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Evaluating Feasible and Referable Behavioral Counseling Interventions

Alex H. Krist, MD, MPH; Linda J. Baumann, PhD, RN; Jodi Summers Holtrop, PhD, MCHES; Melanie R. Wasserman, PhD; Kurt C. Stange, MD; PhD, Meghan Woo, ScD, ScM


September 4, 2015
Unhealthy behaviors are an important cause of excess morbidity and premature mortality — potentially more significant than genetic, biological, or environmental factors. Primary care clinicians are uniquely situated to play a pivotal role in helping patients improve health behaviors through behavioral counseling interventions (BCIs). This role is facilitated by the Affordable Care Act of 2010, which requires insurers to cover BCIs that are recommended and given a grade of A or B by the U.S. Preventive Services Task Force (USPSTF).

The USPSTF has long recognized the importance of BCIs in primary care and has developed an analytic framework to evaluate the evidence supporting them. The USPSTF evaluation assesses whether:
·         An intervention in the clinical setting influences patients to change behaviors; and
·         Changing behaviors improves health outcomes with minimal harms.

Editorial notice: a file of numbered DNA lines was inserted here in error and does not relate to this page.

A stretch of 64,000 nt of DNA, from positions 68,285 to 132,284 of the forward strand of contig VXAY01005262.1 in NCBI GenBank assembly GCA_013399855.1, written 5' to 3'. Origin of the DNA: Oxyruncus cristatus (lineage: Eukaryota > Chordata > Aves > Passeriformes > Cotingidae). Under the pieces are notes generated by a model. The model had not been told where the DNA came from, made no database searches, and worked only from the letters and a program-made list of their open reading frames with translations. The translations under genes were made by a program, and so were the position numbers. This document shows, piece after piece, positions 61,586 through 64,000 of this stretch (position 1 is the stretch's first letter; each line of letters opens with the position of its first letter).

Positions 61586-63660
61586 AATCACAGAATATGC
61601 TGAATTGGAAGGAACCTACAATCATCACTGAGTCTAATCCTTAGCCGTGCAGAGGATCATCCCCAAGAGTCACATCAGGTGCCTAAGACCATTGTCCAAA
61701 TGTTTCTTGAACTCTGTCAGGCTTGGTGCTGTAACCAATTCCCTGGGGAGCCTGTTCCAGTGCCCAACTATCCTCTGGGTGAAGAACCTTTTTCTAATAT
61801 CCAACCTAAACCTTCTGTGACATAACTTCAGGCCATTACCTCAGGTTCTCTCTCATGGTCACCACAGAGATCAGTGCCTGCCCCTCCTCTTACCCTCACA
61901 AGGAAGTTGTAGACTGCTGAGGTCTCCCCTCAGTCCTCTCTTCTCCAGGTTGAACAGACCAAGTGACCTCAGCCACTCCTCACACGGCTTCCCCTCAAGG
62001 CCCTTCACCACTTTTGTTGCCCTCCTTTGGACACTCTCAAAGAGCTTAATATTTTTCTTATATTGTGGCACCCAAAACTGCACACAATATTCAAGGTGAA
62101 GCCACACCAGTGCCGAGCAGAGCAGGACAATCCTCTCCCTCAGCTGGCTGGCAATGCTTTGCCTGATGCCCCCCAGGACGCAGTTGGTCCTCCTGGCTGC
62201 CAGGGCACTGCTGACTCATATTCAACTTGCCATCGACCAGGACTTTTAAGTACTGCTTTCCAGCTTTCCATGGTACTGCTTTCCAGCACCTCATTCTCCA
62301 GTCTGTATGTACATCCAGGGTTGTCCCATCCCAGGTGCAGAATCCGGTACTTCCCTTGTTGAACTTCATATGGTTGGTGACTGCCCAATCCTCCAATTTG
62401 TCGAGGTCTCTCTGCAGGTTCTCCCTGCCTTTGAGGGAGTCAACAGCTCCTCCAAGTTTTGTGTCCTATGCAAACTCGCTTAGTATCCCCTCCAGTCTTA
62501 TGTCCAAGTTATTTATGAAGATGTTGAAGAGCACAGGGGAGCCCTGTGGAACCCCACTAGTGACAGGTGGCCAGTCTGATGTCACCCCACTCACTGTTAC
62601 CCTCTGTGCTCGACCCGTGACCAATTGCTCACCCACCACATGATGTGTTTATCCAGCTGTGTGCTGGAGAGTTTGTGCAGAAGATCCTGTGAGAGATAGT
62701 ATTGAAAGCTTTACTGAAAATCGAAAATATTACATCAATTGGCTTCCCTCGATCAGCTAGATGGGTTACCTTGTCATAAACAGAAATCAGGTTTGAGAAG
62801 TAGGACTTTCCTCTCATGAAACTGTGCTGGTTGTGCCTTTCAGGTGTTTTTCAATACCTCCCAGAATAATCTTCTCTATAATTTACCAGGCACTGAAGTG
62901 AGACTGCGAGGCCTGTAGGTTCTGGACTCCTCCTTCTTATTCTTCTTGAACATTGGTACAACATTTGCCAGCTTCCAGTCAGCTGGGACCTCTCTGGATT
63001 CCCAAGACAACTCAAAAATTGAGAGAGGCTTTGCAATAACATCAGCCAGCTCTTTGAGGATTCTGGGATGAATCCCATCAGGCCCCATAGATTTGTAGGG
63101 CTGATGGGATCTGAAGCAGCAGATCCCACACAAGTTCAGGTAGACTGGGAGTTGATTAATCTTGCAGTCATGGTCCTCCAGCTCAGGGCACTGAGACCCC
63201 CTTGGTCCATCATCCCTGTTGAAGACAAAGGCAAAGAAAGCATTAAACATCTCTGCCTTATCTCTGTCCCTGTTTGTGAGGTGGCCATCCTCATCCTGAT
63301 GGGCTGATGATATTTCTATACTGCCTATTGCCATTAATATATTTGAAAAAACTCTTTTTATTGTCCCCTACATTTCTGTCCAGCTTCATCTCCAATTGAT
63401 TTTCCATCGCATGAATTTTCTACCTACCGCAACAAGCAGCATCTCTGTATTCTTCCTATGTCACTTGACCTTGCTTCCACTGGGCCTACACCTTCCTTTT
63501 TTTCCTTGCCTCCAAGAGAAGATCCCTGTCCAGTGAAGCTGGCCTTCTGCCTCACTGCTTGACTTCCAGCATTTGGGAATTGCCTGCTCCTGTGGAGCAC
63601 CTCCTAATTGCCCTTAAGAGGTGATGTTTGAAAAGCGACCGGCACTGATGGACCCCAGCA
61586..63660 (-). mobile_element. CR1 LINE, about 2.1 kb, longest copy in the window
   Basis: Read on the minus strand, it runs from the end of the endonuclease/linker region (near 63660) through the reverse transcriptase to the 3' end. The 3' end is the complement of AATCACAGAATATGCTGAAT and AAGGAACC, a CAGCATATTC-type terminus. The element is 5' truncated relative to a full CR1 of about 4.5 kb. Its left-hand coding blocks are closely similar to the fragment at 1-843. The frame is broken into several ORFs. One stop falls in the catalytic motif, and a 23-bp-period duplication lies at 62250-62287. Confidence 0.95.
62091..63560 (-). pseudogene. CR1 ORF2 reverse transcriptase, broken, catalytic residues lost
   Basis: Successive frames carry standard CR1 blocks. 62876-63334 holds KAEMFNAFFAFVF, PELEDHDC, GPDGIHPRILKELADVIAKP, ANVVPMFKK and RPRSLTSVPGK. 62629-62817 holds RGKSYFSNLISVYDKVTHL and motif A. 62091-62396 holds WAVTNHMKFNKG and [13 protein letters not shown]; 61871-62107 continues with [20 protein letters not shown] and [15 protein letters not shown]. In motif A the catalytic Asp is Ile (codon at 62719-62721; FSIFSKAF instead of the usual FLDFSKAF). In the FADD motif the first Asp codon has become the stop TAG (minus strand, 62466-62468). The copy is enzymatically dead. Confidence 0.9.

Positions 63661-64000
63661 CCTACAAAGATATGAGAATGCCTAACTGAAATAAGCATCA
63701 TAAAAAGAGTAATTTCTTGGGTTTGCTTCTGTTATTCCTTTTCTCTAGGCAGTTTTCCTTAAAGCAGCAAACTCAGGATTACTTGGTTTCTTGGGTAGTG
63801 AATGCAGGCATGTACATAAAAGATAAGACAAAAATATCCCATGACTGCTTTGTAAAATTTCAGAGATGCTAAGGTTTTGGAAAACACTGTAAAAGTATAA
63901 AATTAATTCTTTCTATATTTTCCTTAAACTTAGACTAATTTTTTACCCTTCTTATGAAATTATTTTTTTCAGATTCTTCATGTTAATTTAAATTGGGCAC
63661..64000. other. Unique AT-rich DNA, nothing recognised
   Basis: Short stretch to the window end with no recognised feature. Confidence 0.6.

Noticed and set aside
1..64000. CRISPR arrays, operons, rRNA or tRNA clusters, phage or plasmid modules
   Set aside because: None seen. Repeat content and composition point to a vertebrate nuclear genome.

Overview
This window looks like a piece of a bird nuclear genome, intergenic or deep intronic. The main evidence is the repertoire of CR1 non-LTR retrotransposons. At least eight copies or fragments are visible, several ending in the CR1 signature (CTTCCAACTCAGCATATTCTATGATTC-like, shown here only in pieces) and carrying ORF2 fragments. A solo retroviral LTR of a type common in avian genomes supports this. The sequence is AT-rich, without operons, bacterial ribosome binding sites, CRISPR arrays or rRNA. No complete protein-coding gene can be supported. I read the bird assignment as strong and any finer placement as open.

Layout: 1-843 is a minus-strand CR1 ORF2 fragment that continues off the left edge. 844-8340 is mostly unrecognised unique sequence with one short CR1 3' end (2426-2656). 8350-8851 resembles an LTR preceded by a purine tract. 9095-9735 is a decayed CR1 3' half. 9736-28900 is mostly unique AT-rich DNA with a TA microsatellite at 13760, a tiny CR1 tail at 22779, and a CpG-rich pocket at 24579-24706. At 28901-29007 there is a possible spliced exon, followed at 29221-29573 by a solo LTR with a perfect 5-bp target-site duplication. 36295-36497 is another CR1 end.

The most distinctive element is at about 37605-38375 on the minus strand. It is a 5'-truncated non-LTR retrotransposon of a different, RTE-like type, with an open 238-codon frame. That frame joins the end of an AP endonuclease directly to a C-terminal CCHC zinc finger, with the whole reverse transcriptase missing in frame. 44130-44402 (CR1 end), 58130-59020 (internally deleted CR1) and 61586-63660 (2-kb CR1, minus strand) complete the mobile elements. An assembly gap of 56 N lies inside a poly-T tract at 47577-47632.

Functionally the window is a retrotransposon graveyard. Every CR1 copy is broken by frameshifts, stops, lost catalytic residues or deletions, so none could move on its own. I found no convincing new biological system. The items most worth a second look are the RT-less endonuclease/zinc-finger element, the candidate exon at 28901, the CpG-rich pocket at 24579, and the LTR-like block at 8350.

Although the USPSTF has recommended the provision of a growing number of BCIs, many are not routinely offered to the patients who need them or are poorly delivered and fail to result in meaningful health behavior changes. Research is needed to improve the design and evaluation of BCIs so that they can be more effectively delivered in primary care and the community.

This manuscript reports on the perspectives of a BCI Expert Forum convened by the USPSTF on November 26, 2013 to better advance the evidence and evaluation of BCIs to ensure their feasibility. Participants included stakeholders from the USPSTF, federal agencies, research community, and primary care community.

Read a related article: Understanding Research Gaps and Priorities for Improving Behavioral Counseling Interventions
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